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Responsive Day Out Brighton March 1st recap

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This guest post is written by Tom Hermans (@tomhermans), made from the notes he took at the Responsive Day Out conference in Brighton. A very detailed report from this event with UK designers and developers sharing their workflow strategies, techniques, and experiences with responsive web design.

Overall this was one of the best events I attended so far. Regarding speakers, organization and everything. Location was nice, registration superfast, speakers all excellent and the format of three short talks with a Q&A session, nicely moderated by Jeremy Keith, brought more useful info to the surface than hour-long talks as we see so often

The Talks

The Responsive Workflow

Sarah Parmenter (@sazzy) was the first speaker and the questions she raised sounded pretty common to a lot of people, whether they’re seasoned RWD developers, starters or “in between”. The comfort zone and the processes we were used to are not longer sustainable in the ever-changing world of web.

In the talk about responsive webdesign I gave a year ago at WordCampNL I already emphasized that the web is, unlike print, an elastic canvas with little to no set boundaries, which pulls all control out of the hands of the designers. And that’s not always easy to cope with or to bring a clear message when talking to clients.

Sarah spoke about this struggle she felt in changing her process, in client meetings and that we don’t have “the perfect workflow” to deal with all the challenges we face in bringing an optimal performant device-agnostic site to everyone, everywhere.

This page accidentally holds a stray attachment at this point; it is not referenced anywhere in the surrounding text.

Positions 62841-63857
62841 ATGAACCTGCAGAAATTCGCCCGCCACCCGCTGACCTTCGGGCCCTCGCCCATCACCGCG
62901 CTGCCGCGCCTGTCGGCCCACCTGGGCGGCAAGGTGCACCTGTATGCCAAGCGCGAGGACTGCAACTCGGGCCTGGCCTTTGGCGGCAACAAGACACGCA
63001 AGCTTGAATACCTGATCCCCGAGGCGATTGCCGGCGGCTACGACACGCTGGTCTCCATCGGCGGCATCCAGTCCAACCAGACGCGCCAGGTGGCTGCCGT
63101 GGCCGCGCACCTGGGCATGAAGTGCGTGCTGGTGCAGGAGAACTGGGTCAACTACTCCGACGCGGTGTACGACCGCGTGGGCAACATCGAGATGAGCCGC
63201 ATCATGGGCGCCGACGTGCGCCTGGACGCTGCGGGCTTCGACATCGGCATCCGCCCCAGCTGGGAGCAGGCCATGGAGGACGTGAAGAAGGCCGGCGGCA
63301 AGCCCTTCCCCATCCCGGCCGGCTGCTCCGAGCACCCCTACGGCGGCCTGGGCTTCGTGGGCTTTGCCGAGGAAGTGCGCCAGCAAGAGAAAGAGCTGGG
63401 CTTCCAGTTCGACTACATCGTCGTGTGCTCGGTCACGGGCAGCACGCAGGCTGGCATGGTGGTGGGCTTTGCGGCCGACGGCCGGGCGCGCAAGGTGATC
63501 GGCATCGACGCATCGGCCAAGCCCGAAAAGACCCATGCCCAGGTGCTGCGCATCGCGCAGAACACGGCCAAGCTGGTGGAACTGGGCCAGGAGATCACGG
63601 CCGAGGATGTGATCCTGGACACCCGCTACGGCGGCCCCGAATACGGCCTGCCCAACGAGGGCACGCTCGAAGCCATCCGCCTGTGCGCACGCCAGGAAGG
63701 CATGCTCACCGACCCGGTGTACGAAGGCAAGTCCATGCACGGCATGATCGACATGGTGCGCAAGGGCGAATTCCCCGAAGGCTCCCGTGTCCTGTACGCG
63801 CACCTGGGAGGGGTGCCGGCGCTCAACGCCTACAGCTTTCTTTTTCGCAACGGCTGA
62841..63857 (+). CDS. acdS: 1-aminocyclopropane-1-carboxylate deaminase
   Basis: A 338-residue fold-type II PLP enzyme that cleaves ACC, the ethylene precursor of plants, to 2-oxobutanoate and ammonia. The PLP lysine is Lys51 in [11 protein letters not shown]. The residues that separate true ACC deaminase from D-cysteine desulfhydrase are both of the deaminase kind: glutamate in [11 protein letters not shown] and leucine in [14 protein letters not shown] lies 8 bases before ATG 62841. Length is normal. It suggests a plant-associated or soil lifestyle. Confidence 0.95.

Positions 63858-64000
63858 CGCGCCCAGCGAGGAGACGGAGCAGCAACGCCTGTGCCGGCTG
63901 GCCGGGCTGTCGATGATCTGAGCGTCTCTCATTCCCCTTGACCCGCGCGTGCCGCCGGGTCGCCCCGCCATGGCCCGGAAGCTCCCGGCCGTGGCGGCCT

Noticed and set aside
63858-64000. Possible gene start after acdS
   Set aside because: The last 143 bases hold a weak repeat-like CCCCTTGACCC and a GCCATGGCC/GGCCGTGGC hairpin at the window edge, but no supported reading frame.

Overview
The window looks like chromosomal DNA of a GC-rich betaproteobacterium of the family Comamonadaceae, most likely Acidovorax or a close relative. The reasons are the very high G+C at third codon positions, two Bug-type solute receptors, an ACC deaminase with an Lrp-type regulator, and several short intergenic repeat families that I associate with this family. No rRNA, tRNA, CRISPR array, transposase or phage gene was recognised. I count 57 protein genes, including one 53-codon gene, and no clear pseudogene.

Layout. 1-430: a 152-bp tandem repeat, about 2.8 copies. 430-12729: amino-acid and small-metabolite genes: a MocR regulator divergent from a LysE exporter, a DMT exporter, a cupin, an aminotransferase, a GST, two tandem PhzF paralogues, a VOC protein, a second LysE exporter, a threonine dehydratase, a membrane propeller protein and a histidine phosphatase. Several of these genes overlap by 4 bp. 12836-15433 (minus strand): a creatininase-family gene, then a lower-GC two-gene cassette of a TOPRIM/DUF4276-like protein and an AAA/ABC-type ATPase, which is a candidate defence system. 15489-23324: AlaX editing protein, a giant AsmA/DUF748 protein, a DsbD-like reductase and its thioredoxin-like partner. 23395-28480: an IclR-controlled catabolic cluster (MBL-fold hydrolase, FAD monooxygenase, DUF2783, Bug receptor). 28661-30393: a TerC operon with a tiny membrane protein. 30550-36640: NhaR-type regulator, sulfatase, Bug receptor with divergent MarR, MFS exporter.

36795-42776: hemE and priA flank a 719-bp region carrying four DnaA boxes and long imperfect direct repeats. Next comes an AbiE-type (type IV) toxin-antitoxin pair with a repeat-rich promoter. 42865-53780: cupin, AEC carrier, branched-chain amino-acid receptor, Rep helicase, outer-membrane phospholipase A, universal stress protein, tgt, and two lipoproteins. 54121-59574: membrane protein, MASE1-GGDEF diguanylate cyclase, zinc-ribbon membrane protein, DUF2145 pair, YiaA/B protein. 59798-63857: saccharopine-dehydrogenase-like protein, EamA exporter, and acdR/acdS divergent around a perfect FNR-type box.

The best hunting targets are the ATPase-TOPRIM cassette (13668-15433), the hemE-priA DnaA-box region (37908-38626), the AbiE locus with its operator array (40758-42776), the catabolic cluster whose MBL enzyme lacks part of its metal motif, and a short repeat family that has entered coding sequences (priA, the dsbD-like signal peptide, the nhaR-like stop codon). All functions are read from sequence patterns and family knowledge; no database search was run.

At the time it felt as someone not really believing or adopting the RWD approach, later on it was clear this just emphasizes that a lot of people yet don’t fully get their head around the whole “content first” paradigm where design is an enhancement (like @paulrobertlloyd boldly stated) and this set the tone for the rest of the day.

Loading Webfonts responsibly and using icon fonts over PNG sprites

The talks of Richard Rutter and Josh Emerson concentrated on a series of practical tips on how to load webfonts and use icon-fonts, especially for small-screen or not-cutting-the-mustard (BBC term for “not-so-capable browsers) devices. Richard showed how webfonts on slow bandwidth devices kill the time to glass for content, and that, with the aid of Google Webfont Loader you can show fallback first, and based on conditions show “nicer” fonts later.

Josh Emerson demonstrated the benefits of having icon fonts instead of the rusty png-sprites to have resolution independent icons, which are easier to manage (imho) and sharper on e.g. retina screens or when zoomed in for instance. Using FontForge as a tool to produce his font and also showing icomoon.io to build custom icon fonts, the way he wrote his CSS is pretty similar, if I recall correctly, as the process Chris Coyier describes in his blog post.

Quick but great talk and immediately useable.

UI Consistency in Responsive Web Design

Laura Kalbag (@laurakalbag)’s talk was kinda similar to the one I saw @vasilis give on #inspireconf and a way of working I whole-heartedly agree with and embrace. Hers was maybe more UX focused.

The message was very clear : Keep consistency in UI, esp. with RWD and device-agnostic interfaces in mind. Basic elements like Typography, Shape and Form and Colour should be consistent on each of these devices and viewports. Base Unit, Grid and Layout can be the progressive enhancement based on device capabilities and viewport capabilities (big/small/wide/small screens etc)

The process Laura described lies very close to mine, and that’s design in the browser, proto-typing goes pretty fast (if you know a bit of code), further use style tiles, style guides and pattern libraries to give the client the look&feel of the end result, although I sometimes tend to use the HTML-rendered wireframe for further “enhancement” in Photoshop to make it less “rough” and give the client an easier understanding of where we are and where we want to get to.